Christopher Kiernan Coleman

“In great deeds something abides. On great fields something stays.  Forms change and pass; bodies disappear, but spirits linger, to consecrate ground for the vision-place of souls….And lo! the shadow of a mighty presence shall wrap them in its bosom, and the power of the vision pass into their souls.”

—Col. Joshua Chamberlain, 20th Maine

John Copley, a Confederate veteran of the battle, later rendered this panorama of the attack in 1893.

There are ghosts, and then there are GHOSTS.  Not just a stray apparition or two, mind you, but dozens–perhaps hundreds of the restless dead. 

     That’s the way it is with Civil War battlefields; and when you combine a whole town of old buildings to haunt, well then, you have a place very much like Franklin, Tennessee.

There are any number of folk in Franklin who have forgotten more about the history of the battle than I could possibly tell you about in a month of Mondays. The same holds true for its many haints and haunts.  For those unfamiliar with the battle, however, a little background is in order.

John Bell Hood was appointed by Jefferson Davis to head the Army of Tennessee during the summer of ’64. Davis did not think its previous commander, Joe Johnston, had been aggressive enough—which is to say, old Uncle Joe didn’t like to get his men killed needlessly. But President Davis had vowed to defend Southern Honor to the last drop of poor Southern dirt-farmer’s blood, since their blood was red, not blue like his.

Mind you, the Army of Tennessee was a first rate outfit; it was second only to Lee’s Army of Northern Virginia in fighting ability, élan and experience.  The only difference between the two was that this army suffered from the same debility that had plagued British cavalry during the Napoleonic Wars.  Napoleon had once said that British cavalry was “the noblest and most poorly led,” and while the commanding generals were all men of Honor, their judgment in the field sometimes was found wanting.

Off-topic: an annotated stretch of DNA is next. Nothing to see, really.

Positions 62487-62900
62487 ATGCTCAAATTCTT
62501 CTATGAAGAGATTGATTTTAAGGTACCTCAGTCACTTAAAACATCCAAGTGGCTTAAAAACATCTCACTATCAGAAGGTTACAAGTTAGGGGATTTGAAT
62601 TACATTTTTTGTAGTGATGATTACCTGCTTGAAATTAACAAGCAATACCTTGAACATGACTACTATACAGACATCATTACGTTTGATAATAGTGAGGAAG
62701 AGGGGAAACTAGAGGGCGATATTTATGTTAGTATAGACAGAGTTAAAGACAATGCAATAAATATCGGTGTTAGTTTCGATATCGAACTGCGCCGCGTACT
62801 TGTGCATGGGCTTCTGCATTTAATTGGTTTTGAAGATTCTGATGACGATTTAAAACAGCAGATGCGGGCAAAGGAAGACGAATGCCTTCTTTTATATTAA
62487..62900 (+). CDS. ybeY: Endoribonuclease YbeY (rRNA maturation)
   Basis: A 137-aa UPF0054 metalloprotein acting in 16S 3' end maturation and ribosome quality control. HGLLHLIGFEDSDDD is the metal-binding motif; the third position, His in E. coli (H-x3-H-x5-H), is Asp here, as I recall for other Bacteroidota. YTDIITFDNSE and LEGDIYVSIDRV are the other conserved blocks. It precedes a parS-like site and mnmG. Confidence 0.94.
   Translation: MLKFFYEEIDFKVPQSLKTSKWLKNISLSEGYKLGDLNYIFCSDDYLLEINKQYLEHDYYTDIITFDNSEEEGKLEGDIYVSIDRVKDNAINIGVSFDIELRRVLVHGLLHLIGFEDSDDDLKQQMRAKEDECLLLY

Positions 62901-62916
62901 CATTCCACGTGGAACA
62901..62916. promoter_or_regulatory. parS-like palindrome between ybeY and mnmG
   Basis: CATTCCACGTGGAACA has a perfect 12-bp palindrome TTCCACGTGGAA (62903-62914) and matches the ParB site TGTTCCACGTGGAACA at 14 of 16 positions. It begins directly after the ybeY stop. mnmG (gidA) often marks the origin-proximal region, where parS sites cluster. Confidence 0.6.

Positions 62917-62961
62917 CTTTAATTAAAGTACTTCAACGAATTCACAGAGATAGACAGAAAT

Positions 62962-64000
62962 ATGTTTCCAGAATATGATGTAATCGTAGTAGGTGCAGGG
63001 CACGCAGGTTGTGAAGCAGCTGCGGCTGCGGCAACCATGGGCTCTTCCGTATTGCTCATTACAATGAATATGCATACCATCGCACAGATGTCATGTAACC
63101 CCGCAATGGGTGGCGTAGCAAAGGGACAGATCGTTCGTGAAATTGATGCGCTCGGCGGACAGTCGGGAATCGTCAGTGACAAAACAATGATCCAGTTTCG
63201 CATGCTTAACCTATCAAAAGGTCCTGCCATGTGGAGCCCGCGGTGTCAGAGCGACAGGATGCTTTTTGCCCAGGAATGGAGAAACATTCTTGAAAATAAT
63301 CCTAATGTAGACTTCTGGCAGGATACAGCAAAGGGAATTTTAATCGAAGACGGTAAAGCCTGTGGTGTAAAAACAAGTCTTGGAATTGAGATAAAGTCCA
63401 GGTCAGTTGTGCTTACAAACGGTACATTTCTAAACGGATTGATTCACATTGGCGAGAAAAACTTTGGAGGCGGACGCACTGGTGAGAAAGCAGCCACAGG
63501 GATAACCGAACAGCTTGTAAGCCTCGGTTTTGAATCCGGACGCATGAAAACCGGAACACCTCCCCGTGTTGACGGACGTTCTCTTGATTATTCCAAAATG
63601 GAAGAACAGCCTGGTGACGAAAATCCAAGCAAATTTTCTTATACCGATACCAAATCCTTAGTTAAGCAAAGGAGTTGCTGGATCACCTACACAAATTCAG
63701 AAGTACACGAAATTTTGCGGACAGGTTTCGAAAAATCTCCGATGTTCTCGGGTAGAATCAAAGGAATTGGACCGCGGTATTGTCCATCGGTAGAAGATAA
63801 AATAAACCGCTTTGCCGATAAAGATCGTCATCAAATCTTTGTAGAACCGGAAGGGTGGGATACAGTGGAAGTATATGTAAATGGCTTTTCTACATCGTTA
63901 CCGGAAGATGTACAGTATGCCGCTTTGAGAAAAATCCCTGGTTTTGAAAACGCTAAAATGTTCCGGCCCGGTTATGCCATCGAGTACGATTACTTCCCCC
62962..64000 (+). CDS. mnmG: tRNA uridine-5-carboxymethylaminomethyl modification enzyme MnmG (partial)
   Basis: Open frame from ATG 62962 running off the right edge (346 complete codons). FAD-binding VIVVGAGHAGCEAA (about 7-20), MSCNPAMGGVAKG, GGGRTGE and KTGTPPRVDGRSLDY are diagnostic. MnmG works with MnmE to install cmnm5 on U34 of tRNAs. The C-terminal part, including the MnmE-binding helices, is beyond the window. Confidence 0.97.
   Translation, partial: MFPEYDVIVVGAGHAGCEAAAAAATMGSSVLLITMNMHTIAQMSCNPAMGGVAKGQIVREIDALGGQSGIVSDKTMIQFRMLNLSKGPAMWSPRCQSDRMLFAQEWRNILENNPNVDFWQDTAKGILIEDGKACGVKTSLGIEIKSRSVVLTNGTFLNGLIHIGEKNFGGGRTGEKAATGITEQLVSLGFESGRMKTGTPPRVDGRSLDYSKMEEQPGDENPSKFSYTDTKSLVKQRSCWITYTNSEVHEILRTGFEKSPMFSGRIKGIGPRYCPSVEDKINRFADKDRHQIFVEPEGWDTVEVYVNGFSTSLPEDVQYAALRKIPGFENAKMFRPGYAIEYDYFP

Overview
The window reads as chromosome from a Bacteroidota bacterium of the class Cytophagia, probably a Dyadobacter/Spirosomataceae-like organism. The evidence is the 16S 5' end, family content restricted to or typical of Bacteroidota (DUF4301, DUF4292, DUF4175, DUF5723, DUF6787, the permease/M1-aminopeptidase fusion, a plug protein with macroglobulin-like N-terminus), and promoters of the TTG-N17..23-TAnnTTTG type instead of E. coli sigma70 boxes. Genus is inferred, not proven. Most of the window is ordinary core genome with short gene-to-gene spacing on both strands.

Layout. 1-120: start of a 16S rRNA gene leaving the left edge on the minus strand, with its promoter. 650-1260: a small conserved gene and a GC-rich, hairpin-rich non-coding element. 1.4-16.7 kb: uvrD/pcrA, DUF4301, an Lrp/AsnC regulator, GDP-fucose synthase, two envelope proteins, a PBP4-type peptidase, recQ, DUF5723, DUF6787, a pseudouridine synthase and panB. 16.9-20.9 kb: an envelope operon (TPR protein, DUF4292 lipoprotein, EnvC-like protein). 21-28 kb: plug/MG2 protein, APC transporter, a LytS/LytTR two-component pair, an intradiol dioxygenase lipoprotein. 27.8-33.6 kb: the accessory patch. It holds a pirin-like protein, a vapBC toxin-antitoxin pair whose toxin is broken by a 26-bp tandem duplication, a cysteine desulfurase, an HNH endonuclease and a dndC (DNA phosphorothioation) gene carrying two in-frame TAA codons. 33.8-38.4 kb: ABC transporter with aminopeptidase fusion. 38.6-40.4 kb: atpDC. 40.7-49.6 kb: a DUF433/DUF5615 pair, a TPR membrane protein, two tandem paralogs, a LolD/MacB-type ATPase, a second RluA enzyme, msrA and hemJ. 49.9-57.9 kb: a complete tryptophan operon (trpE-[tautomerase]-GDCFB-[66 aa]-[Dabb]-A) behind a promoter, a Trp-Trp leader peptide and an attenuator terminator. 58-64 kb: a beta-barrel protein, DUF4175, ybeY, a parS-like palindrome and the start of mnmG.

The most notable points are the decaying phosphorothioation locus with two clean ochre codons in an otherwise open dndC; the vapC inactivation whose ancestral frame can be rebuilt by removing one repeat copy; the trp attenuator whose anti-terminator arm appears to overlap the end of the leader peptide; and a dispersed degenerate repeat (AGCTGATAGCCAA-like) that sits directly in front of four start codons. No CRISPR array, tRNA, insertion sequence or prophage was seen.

General Hood was a brave officer—no one can deny him that—but he had never commanded an entire army in the field. He had also lost a leg and an arm at Gettysburg and Chickamauga and by the time he took charge of the army, while he was neither drunk nor high on morphine, as some would later claim, he had to have been in great pain by this stage of the war, and was certainly greatly fatigued from his catastrophic wounds; perhaps also his judgment may have been impaired from the strain and pain. At the very least, Hood overly optimistic in assuming his subordinates could carry out orders correctly, which in this army was not always the case. 

At Springhill, Tennessee, on November 29, 1864, Hood seemingly had Union General Schofield’s army trapped, with troops coming up from the south and another force blocking the road further north for the Yankees. Yet the morning light revealed the Yankees escaped in the night.

When he found the Yankees gone the next morning, one witness described Hood as “wrathy as a snake.”  Pursuing the Federals to Franklin, Hood resolved to attack them regardless of the cost.  He threw his infantry across two miles of open field against the Union rearguard, who had had all day to dig in.

On the grounds of Carter House the Rebels came close to overrunning the Yankee rear-guard defending the town. The fighting was hand to hand and vicious.

It was not for lack of bravery or aggressiveness that the Army of Tennessee failed to defeat the Yankees that autumn afternoon.  They charged headlong into a withering fire and fell by the thousands.  Five generals and at least twenty colonels died leading the charge.